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RISON DEPOT - This photograph from the early 1900's shows the Rison Depot in its original configuration.
The building has since been altered, but it still exists at its same location today.
thirty-six inches as opposed to the
"standard gauge" of four feet, eight
and one-fourth inches between the rails.
It had become apparent that if the road
was to survive economically, it must be
changed to "standard gauge" so that its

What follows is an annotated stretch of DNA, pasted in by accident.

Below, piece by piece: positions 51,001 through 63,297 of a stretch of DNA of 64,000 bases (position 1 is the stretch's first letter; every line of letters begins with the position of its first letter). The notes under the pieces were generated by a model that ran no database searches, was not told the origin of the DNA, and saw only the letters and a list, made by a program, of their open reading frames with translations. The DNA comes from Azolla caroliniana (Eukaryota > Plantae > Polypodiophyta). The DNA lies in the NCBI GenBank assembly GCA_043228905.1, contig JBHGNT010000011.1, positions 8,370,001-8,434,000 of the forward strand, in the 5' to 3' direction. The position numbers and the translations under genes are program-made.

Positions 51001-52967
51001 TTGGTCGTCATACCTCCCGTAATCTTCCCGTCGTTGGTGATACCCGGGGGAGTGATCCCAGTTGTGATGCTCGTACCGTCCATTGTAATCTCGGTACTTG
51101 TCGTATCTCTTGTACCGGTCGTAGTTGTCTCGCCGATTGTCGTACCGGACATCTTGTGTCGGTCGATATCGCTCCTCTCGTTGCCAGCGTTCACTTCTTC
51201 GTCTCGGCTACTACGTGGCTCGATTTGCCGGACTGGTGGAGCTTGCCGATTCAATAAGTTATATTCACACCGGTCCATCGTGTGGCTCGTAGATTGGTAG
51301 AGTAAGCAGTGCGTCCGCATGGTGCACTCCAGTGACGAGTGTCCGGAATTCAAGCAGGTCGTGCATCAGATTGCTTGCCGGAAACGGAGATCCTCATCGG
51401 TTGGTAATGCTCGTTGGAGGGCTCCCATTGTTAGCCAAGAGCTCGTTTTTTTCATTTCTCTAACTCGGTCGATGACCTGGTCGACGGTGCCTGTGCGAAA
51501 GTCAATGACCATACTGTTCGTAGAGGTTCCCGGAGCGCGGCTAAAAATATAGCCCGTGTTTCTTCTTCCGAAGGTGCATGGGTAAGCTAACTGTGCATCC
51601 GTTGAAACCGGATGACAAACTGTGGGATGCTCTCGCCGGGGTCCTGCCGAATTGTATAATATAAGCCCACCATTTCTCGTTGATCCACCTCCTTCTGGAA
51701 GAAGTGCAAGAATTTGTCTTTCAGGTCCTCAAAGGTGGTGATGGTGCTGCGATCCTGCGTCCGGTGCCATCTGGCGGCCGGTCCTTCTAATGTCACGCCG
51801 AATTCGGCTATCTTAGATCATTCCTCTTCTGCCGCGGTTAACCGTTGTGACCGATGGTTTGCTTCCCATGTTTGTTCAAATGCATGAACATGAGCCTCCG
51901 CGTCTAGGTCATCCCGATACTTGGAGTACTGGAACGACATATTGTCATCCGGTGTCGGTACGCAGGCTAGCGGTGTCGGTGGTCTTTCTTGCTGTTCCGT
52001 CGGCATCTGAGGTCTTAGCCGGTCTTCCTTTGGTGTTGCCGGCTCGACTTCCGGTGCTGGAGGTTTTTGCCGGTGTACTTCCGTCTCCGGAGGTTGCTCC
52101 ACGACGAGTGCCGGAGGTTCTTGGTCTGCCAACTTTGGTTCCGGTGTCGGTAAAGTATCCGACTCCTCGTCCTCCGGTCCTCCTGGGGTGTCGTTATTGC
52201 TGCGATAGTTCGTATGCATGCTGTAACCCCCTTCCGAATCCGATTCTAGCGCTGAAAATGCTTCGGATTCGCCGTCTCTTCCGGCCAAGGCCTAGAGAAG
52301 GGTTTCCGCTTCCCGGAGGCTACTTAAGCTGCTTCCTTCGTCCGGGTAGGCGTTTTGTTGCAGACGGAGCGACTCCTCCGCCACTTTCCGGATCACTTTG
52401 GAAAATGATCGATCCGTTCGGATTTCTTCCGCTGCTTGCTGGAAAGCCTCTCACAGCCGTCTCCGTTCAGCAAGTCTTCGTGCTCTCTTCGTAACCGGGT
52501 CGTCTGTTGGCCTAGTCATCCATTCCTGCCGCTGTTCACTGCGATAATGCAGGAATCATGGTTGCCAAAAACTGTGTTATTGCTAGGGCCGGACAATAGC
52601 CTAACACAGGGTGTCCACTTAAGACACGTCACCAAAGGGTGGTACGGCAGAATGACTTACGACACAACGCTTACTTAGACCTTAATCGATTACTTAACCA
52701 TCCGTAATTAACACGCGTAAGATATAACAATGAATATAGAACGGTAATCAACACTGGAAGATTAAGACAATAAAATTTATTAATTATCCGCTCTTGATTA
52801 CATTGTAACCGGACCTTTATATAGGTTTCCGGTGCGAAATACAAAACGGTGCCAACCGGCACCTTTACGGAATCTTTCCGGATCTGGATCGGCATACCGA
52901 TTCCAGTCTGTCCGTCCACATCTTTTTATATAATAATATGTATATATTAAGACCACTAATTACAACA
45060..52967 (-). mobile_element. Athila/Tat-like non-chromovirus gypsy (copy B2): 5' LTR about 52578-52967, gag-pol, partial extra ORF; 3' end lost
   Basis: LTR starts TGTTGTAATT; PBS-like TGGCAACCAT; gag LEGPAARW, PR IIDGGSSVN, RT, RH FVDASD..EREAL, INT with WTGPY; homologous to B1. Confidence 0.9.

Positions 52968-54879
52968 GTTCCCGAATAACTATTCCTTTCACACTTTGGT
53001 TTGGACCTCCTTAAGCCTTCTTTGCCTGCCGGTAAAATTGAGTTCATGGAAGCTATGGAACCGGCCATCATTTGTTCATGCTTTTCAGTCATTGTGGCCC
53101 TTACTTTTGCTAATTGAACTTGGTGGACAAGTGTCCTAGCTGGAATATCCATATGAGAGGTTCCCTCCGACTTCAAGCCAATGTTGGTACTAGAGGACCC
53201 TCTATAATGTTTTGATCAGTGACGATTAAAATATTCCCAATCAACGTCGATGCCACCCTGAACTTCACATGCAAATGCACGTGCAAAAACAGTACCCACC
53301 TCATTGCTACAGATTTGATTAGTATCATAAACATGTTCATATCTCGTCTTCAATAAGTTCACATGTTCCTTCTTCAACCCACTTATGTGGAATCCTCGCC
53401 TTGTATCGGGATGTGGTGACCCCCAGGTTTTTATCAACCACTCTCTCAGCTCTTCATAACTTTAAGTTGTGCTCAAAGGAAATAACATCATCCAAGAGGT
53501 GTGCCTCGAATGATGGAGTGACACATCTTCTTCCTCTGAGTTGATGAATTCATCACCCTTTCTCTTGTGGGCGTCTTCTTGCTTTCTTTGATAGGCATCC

rolling stock could be interchanged with
that of most of the major railroads in the
United States. A decision was made
that on October 18, 1886, at a prear-
ranged hour, work was to begin to
change the gauge in one twenty-four
period. By using extra crews the change
was made as planned for all the track in
Arkansas, which was a remarkable
performance. When the Cotton Belt was
complete and fully functioning it opened
the world to the people of Rison who
here-to-fore had been limited to transpor-  
tation by foot, horse and boat.

FOR MORE THAN JUST COTTON - While the Cotton Belt
Railroad may have been named for its route through cotton-producing
regions of the mid-South, the railway was just as vital to the local timber
industry. Here, a crew poses with a load of local lumber.

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